Sanders, author of the greatest individual season by a running back in college football history, continued to dominate at the next level, averaging better than 1,500 yards rushing per season with a dazzling combination of quickness and elusiveness. Sanders — like Jim Brown before him — enhanced his legend by retiring at the peak of his powers.
21 – Deion Sanders, CB, Atlanta Falcons (1989-93), San Francisco (1994), Dallas (1995-99), Washington (2000), Baltimore (2004-05)
Arguably the greatest cover corner in history, Sanders was an eight-time Pro Bowler who recorded 53 interceptions (nine of them returned for scores) despite rarely being challenged by opposing quarterbacks. Sanders also excelled as a return man with nine career TDs via kick or punt return.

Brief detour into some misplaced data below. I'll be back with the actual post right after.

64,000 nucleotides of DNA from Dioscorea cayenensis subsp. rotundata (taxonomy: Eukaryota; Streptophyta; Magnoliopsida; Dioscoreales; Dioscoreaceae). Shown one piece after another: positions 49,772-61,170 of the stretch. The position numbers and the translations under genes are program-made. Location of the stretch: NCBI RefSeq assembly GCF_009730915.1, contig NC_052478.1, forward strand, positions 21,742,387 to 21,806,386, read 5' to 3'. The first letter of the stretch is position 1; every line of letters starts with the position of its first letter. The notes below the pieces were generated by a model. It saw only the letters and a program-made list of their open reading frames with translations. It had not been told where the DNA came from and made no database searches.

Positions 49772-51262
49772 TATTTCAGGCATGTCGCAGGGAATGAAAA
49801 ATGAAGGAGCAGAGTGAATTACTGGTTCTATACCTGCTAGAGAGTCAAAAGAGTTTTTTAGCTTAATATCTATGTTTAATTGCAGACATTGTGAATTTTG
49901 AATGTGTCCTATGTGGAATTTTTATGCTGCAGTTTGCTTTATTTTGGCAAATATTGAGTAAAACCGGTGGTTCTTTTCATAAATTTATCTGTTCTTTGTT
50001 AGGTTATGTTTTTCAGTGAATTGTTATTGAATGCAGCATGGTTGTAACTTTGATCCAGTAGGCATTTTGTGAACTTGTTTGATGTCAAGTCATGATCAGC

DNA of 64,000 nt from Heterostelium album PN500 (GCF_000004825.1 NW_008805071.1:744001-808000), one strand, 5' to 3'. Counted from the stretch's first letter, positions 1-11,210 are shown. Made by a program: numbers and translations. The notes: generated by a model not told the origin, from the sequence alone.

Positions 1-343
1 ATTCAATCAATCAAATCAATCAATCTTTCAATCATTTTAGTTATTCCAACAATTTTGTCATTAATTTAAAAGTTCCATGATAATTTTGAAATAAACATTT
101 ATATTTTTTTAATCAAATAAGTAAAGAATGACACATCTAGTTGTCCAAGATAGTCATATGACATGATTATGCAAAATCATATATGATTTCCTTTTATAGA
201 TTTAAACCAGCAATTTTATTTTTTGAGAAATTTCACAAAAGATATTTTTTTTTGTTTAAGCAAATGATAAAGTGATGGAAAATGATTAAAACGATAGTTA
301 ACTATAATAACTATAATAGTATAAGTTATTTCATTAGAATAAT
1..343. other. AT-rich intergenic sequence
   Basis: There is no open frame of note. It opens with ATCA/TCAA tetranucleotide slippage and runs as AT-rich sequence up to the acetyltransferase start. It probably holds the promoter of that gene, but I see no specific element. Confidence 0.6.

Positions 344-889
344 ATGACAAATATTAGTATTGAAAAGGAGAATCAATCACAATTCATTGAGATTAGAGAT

22 – Emmitt Smith, RB, Dallas (1990-2002), Arizona (2003-04)
The NFL’s all-time rushing leader compiled mind-boggling stats that will likely never be equaled — 4,409 attempts, 18,355 yards, 164 rushing TDs. Smith led the league in rushing yards four times and was part of three Super Bowl-winning Dallas teams.
23 – Troy Vincent, DB, Miami (1992-95), Philadelphia (1996-2003), Buffalo (2004-06), Washington (2006)
Vincent was a five-time Pro Bowler who compiled 47 career interceptions. He was also one of football’s greatest leaders, serving as a team captain for the last 13 seasons of his career. He’s currently the NFL Executive Vice President of Football Operations.
24 – Champ Bailey, CB, Washington (1999-2003), Denver (2004-13)